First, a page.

Turn left along a track for 0.4 miles to the A354 road; cross this, and continue along a track called Old Shaftesbury Drove for a short distance. Turn right to climb eastwards, and just after the first house on the right turn left to take a footpath that heads northwards across Harnham Hill, with houses on the right. When this ends at a T-junction with another track at SU134287 above Harnham Slope, turn right to head eastwards along the track. This slowly descends before ending at the junction of Glasmere Close and Old Blandford Road. Turn left and follow Old Blandford Road for a short distance down until it ends at the A3094. Turn right and then left, to follow Harnham Road northeastwards. At a road junction turn left to head north along St Nicholas Road and reach a bridge over the River Avon.
Continue on along this road from the bridge, and when it curves to the right turn left along another De Vaux Place. Head under a gateway and turn to the right to head northwards towards the cathedral. This walk - and the Avon Valley Path - ends at the statue of The Walking Madonna outside the Cathedral.
Places of interest
Downton is a large village situated halfway between Salisbury and Fordingbridge. It nestles on the eastern bank of the River Avon, whilst the smaller village of Wick is situated on the western bank.
The River Avon through Downton splits into a series of tributaries that are all crossed by the road between Downton and Wick.
Downton is home to The Moot, formal gardens based on the grounds of a 12-th Century earthwork castle.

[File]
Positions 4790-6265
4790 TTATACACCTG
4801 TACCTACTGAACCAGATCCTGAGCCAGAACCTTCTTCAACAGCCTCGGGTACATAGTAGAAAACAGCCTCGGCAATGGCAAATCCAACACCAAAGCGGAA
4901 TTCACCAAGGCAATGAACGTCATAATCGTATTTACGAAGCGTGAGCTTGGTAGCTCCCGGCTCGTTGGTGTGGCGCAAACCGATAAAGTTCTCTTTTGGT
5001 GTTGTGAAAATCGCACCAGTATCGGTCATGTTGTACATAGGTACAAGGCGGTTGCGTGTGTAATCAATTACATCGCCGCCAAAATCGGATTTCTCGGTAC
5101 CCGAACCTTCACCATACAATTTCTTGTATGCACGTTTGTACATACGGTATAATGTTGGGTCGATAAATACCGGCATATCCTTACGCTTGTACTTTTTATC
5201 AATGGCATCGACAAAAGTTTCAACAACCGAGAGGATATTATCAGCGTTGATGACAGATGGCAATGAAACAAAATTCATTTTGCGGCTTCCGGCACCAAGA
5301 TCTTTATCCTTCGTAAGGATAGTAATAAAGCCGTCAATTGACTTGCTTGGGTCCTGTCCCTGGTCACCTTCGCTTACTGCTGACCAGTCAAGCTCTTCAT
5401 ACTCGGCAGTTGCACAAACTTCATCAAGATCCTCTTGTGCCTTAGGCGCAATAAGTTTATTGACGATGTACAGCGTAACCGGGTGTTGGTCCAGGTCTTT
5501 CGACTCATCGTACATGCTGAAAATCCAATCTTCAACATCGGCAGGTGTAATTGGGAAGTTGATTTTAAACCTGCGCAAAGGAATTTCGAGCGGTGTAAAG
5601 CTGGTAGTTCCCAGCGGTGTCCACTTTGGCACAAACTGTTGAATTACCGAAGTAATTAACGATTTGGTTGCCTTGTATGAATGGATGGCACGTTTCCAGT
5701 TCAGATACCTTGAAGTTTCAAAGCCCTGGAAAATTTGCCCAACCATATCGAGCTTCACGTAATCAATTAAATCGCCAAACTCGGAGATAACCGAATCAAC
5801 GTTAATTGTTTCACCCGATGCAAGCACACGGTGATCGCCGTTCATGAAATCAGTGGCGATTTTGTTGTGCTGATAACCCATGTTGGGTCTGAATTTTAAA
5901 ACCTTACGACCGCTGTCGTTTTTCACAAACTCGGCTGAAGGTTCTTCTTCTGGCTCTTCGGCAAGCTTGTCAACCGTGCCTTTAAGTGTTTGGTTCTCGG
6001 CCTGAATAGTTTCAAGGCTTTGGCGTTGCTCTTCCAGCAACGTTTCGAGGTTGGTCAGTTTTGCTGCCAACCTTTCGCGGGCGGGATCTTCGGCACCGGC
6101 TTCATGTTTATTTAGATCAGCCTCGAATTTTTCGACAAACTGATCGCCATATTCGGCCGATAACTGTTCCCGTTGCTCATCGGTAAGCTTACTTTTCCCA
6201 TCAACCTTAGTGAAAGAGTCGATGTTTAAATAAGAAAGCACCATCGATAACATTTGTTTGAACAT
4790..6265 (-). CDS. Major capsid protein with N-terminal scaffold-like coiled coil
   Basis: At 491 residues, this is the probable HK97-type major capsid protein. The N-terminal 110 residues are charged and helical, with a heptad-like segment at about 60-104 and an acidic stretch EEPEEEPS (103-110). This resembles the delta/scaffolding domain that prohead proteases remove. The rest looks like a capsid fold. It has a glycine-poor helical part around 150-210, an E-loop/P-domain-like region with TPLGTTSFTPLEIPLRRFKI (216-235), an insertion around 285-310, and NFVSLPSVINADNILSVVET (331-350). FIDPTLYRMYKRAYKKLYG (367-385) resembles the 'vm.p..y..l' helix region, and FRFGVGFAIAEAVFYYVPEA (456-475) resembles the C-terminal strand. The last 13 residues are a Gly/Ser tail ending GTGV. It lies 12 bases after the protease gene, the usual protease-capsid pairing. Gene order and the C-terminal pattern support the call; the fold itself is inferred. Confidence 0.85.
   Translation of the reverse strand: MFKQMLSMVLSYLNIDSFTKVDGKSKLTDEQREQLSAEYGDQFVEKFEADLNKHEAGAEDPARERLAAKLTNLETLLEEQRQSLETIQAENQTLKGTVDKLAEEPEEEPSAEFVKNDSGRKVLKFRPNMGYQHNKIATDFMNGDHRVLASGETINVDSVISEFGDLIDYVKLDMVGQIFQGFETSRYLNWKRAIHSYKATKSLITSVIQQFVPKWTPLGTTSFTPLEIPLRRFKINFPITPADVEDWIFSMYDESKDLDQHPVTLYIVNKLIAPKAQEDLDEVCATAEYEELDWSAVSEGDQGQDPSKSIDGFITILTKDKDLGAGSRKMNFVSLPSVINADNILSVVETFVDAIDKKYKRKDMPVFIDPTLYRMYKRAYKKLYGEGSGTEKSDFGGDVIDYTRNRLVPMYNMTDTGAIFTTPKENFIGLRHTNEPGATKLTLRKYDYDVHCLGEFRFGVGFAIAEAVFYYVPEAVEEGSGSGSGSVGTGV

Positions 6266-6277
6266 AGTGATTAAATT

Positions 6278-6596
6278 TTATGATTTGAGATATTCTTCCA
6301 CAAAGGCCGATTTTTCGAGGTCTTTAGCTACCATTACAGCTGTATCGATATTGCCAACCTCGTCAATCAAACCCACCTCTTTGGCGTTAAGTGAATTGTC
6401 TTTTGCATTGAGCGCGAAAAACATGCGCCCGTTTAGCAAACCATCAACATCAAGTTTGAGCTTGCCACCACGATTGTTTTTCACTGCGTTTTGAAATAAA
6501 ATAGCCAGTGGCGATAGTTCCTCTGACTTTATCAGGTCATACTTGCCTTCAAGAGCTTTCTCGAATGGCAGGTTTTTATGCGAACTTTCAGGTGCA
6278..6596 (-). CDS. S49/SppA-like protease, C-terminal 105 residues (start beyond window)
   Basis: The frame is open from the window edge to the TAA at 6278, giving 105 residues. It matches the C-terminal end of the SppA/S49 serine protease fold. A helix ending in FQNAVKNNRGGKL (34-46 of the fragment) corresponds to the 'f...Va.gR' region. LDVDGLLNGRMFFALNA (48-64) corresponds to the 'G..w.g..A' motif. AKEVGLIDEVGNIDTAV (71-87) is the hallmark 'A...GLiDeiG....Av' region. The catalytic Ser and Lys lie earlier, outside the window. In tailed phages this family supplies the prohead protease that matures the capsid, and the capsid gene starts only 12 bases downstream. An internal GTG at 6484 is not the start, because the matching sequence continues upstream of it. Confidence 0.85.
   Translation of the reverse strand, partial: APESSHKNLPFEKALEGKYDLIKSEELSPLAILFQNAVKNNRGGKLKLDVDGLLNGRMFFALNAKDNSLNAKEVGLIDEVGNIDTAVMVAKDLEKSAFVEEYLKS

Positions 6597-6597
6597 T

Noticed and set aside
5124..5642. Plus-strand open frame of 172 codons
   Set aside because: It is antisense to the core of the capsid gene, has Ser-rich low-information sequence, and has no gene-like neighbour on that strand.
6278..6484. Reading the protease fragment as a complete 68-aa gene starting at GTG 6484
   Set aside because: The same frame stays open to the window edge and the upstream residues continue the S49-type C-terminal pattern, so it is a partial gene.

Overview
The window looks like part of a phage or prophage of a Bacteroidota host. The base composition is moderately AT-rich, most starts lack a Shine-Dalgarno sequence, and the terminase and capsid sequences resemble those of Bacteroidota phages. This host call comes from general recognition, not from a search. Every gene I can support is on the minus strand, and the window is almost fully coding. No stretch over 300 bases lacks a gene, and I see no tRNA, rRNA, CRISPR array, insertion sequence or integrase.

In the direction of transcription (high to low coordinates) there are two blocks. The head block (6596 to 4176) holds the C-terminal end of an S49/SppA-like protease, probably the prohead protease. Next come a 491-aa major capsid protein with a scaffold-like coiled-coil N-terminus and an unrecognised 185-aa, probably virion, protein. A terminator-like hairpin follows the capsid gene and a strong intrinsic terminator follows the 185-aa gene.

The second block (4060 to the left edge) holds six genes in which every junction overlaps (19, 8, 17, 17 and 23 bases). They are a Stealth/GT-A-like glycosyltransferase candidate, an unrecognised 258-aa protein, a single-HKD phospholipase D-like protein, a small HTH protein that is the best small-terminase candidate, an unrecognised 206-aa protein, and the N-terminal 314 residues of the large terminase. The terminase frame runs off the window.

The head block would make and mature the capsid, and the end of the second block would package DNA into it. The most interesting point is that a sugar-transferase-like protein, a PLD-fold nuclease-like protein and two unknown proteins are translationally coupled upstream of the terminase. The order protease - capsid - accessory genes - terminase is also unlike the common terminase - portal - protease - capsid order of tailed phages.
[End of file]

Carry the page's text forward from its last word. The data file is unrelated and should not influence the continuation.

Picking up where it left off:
location UID #202
Salisbury is most famous for its cathedral and its spire, at 404-feet the tallest in Britain. However, there is much else of interest in the small city. The present city was started in 1220 when the old cathedral city in Old Sarum, on a hillside a couple of miles to the north, was abandoned. Initially the new city was known by the name 'New Sarum', a term still seen in places.
Perhaps the best views of the city are from the floodplain of the Avon immediately to the south, with the cathedral's spire towering above the surrounding buildings. The grid pattern of the old city can still be seen on the ground, and many of the streets are filled with medieval buildings. Unfortunately the roads tent to be fairly clogged with traffic through much of the day.
It is home to two museums (the Wardrobe museum and the Salisbury and South Wiltshire museum), the former covering the history of the Rifles (Berkshire and Wiltshire) regiment, and the latter covering life in the area.
Two long-distance walks start in the city; the Avon Valley Path winds its way south to Christchurch, whilst the Clarendon Way crosses the hills eastwards towards the cathedral in Winchester.
location UID #45
Salisbury Cathedral was started in 1220, when the Bishop moved from Old Sarum, a few miles to the north. It was completed in only 45 years (the 404-foot spire was added afterwards). Some of the stonework of the old cathedral was reused, whilst more was floated down the River Nadder on boats.
The cathedral includes the oldest mechanical clock in Britain (and the oldest working clock in the world), which dates from around 1386.
The cathedral precinct is entered via one of five gateways through the 14thCentury city wall. Inside, the hustle and bustle of the city is left behind, making it an ideal area for rest and contemplation of a trail done or one just to be started.
location UID #46
Twice-hourly X3 bus services run between Salisbury and Downton during the week, with an hourly service on Sundays.